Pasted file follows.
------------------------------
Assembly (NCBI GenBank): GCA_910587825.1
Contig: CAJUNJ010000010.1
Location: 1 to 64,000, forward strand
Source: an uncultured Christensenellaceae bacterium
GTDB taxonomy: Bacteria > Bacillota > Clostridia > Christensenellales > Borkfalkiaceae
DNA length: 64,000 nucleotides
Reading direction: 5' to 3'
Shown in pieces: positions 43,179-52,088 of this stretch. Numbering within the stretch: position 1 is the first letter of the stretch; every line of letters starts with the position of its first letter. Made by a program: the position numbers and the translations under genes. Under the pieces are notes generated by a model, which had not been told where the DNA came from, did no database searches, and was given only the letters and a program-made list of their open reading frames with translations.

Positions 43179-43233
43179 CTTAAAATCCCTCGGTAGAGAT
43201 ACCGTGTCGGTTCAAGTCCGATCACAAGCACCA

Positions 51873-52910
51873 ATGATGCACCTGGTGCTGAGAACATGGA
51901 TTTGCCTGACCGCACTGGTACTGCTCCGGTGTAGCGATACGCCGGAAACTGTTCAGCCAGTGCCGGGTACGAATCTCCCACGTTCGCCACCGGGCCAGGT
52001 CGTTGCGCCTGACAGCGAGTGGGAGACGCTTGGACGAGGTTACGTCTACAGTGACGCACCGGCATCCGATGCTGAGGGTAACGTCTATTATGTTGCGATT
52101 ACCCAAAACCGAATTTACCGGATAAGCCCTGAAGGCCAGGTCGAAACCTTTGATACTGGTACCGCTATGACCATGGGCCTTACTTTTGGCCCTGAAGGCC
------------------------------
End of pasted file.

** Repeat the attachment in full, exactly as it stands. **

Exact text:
Assembly (NCBI GenBank): GCA_910587825.1
Contig: CAJUNJ010000010.1
Location: 1 to 64,000, forward strand
Source: an uncultured Christensenellaceae bacterium
GTDB taxonomy: Bacteria > Bacillota > Clostridia > Christensenellales > Borkfalkiaceae
DNA length: 64,000 nucleotides
Reading direction: 5' to 3'
Shown in pieces: positions 43,179-52,088 of this stretch. Numbering within the stretch: position 1 is the first letter of the stretch; every line of letters starts with the position of its first letter. Made by a program: the position numbers and the translations under genes. Under the pieces are notes generated by a model, which had not been told where the DNA came from, did no database searches, and was given only the letters and a program-made list of their open reading frames with translations.

Positions 43179-43233
43179 CTTAAAATCCCTCGGTAGAGAT
43201 ACCGTGTCGGTTCAAGTCCGATCACAAGCACCA

Positions 51873-52910
51873 ATGATGCACCTGGTGCTGAGAACATGGA
51901 TTTGCCTGACCGCACTGGTACTGCTCCGGTGTAGCGATACGCCGGAAACTGTTCAGCCAGTGCCGGGTACGAATCTCCCACGTTCGCCACCGGGCCAGGT
52001 CGTTGCGCCTGACAGCGAGTGGGAGACGCTTGGACGAGGTTACGTCTACAGTGACGCACCGGCATCCGATGCTGAGGGTAACGTCTATTATGTTGCGATT
52101 ACCCAAAACCGAATTTACCGGATAAGCCCTGAAGGCCAGGTCGAAACCTTTGATACTGGTACCGCTATGACCATGGGCCTTACTTTTGGCCCTGAAGGCC